If you don’t have information you think you need, then assume it—but make your assumptions explicit. Remember, I am solely interested in your economic thought process (i.e., the how’s and why’s of your answer).
Background: Under the UAMS brand name resides a College of Medicine, a College of Pharmacy, a College of Nursing, a College of Health Professions, and a College of Public Health. Also, UAMS is home to an Eye Institute, Myeloma Institute, Psychiatric Research Institute, Institute on Aging, Cancer Institute, and a Spine and Neuroscience Institute. You can, if you want, go to UAMS for medical services, such as primary care, various surgeries, neonatal ICU, and women’s health. And more.
(1)Agency question: we’ve been talking about agents as individuals, but let’s go up a level or two. The UAMS Colleges are also agents for the principal (which is the UA System). Suppose you were Chancellor of UAMS. Suppose the UA System approved a 2% raise pool, and grants you the authority to allocate the 2% across the 5 UAMS Colleges. How do you decide which College gets more than 2% in additional salary, and which College gets less than 2% in additional salary? To simplify this further, you can consider just the College of Medicine (trains physicians) and College of Nursing (trains nurses). How do you determine which College deserves a bigger raise pool? Be sure to think explicitly about moral hazards.
(2)Horizontal Dimension question: Recently Arkansas State University received approval to open a medical school to train osteopathic physicians. The graduates of the program (DO’s), have the same basic training as MD’s—so for the sake of the question, we will call them equals. Arkansas State said the new medical school is necessary because Arkansas ranks 49th in the country for physicians per capita—which implies that the demand for more “doctor” education exists, and we will assume Arkansas State is correct. So assuming UAMS has competent leadership, the only explanation for why UAMS did not expand its Medical School to meet the unmet demand must be on the cost-side. What cost-side factors should UAMS consider before expanding its Medical School? Would these cost-side factors tend to yield economies of scale, or diseconomies of scale? (You can assume that medical school education is just like an MBA, but with more live hands-on applications. Or, if you’d rather, you could answer the same question but for all the different nursing schools in Little Rock—why not just have one? Or, if you prefer, answer the same question about the MBA program—what does cost-side factors say about the best size of the UALR MBA program?)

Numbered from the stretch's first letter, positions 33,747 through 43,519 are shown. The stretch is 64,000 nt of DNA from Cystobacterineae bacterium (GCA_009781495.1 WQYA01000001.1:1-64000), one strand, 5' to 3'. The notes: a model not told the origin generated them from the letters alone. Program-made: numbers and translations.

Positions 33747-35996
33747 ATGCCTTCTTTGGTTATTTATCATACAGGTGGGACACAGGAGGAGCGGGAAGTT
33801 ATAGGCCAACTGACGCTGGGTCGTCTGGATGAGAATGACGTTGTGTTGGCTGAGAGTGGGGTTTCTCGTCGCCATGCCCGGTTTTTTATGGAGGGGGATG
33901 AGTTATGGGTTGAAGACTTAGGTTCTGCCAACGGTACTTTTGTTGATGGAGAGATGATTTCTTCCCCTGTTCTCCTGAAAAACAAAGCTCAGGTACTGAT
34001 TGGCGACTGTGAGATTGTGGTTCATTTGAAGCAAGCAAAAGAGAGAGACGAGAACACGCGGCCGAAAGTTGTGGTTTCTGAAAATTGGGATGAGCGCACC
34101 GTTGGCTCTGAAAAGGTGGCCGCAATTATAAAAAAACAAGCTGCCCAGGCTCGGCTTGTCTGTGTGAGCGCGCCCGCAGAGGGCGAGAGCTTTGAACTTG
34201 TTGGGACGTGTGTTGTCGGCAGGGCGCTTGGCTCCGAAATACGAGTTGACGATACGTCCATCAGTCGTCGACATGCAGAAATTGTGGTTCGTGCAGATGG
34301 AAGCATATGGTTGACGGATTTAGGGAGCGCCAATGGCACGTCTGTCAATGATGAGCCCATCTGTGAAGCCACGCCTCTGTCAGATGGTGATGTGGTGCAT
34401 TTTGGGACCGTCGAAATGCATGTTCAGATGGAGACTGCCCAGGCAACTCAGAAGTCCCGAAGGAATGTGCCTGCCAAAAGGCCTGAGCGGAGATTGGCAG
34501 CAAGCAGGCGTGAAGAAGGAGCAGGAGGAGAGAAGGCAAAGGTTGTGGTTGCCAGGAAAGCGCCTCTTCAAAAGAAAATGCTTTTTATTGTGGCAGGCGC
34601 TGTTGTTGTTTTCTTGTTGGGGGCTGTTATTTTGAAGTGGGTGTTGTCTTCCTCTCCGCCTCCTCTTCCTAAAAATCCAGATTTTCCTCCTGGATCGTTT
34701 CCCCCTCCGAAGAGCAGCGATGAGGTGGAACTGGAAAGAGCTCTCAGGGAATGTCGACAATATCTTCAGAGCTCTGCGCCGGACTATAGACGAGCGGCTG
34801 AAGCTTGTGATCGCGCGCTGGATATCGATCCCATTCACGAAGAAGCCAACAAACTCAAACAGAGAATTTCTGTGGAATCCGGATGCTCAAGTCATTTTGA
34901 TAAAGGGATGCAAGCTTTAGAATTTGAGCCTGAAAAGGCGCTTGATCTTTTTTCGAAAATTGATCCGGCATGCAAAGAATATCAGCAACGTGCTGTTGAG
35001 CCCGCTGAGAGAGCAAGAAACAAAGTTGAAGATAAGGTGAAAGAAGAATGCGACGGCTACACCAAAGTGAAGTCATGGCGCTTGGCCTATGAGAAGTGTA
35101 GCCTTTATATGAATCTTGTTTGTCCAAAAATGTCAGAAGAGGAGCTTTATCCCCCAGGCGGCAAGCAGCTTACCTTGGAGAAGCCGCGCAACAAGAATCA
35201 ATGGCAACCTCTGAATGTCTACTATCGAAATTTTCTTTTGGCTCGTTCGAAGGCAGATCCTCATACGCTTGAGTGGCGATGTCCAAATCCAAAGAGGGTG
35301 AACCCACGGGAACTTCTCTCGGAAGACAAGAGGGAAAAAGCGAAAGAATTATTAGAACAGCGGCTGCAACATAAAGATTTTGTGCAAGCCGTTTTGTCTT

(3)Vertical Dimension question: UAMS has its own physicians, but also outsources a lot of physician services—like surgery—to outside suppliers. Typically the services occur within facilities operated by UAMS, but the physicians themselves are fundamentally independent contractors. So why would UAMS do this? Why use a mix of “within-the-firm” employees and “outside-the-firm” independent contractors for physician services? Be sure the words agency, scale and transaction costs appear in your answers.